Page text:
SAN FRANCISCO – The new images provided by two NASA spacecraft suggest that the surface of the moon may have been battered by powerful impacts which took place a long time ago. The gravity map that NASA’s Gravity Recovery and Interior Laboratory furnished proves that the surface of the moon is almost entirely pulverized.
NASA has long been looking for the right means to determine the way in which the moon was formed. Scientists found significant evidence after they received an ultra-precise map of the planet from their Gravity Recovery and Interior Laboratory. According to the newly discovered data, the surface of the moon was almost entirely damaged by powerful celestial impacts.
The mission of the Gravity Recovery and Interior Laboratory started in September 2011 and it cost $496 million. The images were captured with the help of the twin probes, Ebb and Flow which constantly circled the moon in order to detect important modifications in its structure. They also measured the distance changes that were caused by lunar mountains, craters and subsurface mass concentrations; thus creating the first detailed lunar gravity map.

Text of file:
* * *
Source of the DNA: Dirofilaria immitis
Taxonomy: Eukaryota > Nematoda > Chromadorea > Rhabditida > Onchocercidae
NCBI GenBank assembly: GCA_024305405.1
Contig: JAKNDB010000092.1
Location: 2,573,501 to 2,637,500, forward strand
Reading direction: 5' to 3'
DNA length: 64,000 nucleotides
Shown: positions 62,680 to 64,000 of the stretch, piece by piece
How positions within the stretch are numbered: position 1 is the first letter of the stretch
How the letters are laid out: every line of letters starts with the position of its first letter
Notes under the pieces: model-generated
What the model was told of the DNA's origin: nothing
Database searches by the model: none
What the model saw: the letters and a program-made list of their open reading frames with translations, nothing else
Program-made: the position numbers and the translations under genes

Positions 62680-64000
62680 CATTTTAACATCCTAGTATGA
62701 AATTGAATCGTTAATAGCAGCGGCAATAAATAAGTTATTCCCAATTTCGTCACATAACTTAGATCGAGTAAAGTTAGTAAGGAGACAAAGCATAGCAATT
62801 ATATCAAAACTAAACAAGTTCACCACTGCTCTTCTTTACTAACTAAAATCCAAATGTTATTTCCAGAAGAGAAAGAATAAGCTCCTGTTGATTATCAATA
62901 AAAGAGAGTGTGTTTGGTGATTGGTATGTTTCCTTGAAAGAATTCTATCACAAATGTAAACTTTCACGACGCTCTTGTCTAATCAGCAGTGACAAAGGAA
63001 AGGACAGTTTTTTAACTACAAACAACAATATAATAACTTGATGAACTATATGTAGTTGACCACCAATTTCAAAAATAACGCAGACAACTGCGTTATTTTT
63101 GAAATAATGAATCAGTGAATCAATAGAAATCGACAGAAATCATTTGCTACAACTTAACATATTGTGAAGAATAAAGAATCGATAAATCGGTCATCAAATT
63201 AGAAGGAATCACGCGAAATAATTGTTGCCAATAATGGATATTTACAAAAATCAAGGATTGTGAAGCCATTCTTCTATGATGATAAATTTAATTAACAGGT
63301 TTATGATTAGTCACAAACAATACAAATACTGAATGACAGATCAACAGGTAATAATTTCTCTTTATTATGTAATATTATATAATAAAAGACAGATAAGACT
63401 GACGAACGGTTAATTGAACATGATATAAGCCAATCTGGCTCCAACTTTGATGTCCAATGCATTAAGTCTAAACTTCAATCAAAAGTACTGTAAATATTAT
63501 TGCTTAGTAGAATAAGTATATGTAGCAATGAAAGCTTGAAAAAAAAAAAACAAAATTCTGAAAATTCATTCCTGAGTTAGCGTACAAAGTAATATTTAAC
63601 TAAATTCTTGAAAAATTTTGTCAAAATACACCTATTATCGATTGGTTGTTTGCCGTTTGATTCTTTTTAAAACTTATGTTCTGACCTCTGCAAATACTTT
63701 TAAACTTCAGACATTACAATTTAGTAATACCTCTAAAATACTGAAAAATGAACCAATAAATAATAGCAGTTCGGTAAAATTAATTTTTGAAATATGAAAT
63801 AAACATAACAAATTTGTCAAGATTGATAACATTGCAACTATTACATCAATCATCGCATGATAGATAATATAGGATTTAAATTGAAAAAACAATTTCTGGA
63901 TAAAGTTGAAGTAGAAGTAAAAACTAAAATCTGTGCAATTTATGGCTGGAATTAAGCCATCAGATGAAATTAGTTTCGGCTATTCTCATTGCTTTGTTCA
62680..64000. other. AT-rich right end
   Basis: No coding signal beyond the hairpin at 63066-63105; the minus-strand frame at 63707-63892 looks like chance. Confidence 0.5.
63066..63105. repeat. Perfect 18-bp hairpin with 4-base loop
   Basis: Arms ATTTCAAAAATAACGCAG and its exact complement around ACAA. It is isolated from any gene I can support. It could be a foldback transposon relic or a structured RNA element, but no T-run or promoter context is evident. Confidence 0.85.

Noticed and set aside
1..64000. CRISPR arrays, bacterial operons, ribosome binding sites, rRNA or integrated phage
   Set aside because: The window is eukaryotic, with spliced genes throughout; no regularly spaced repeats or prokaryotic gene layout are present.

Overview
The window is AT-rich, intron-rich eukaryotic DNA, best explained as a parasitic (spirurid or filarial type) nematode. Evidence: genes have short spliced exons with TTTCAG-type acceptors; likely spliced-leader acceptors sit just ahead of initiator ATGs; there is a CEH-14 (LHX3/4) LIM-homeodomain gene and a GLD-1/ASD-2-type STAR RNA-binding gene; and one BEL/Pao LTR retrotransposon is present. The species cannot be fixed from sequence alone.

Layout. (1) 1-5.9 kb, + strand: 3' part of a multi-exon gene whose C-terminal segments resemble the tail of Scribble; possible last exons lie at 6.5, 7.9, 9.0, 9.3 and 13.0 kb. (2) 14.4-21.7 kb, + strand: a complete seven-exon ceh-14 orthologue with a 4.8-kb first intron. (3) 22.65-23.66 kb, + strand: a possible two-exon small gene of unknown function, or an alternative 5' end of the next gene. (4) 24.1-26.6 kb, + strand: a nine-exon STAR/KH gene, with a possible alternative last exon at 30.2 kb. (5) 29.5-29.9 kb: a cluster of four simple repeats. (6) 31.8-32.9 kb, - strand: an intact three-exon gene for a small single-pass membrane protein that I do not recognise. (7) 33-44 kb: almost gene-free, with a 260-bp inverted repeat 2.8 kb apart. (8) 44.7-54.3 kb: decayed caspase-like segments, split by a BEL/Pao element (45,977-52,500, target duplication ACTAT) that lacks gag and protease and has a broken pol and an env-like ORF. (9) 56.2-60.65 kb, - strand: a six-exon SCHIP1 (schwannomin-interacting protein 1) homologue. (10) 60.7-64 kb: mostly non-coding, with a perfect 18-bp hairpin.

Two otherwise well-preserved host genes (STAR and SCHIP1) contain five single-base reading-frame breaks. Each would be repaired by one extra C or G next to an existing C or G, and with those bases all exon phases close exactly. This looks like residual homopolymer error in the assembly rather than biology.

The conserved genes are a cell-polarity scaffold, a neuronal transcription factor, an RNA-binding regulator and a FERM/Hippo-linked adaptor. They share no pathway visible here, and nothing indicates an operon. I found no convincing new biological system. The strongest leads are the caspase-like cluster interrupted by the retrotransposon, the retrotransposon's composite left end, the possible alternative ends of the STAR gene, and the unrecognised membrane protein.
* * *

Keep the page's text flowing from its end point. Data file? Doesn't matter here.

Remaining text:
The moon has been studied for decades and yet, there seem to be many other pieces of information left to be discovered. Luckily, the new lunar map has helped shed light on some of the aspects that had been haunting scientists.
For starters, they have discovered that the crust of the moon is very porous which means that the planet was battered by numerous impacts long ago. Moreover, the crust of the celestial body is much lighter than researchers initially estimated, namely, 21 to 27 miles instead of 30 to 40 miles. The most unusual forms that were noticed, however, were the subsurface “dikes” of solidified magma. Researchers believe these have preceded the moon’s violent impacts. The dikes also confirm the Giant Impact hypothesis, according to which the moon coalesced from pieces of the Earth resulting after an impact with a Mars-size body.
Thanks to the detailed map provided by NASA’s Gravity Recovery and Interior Laboratory, scientists could determine where life might have existed on Mars. The most recent hypothesis is that Mars’ ocean might be underground.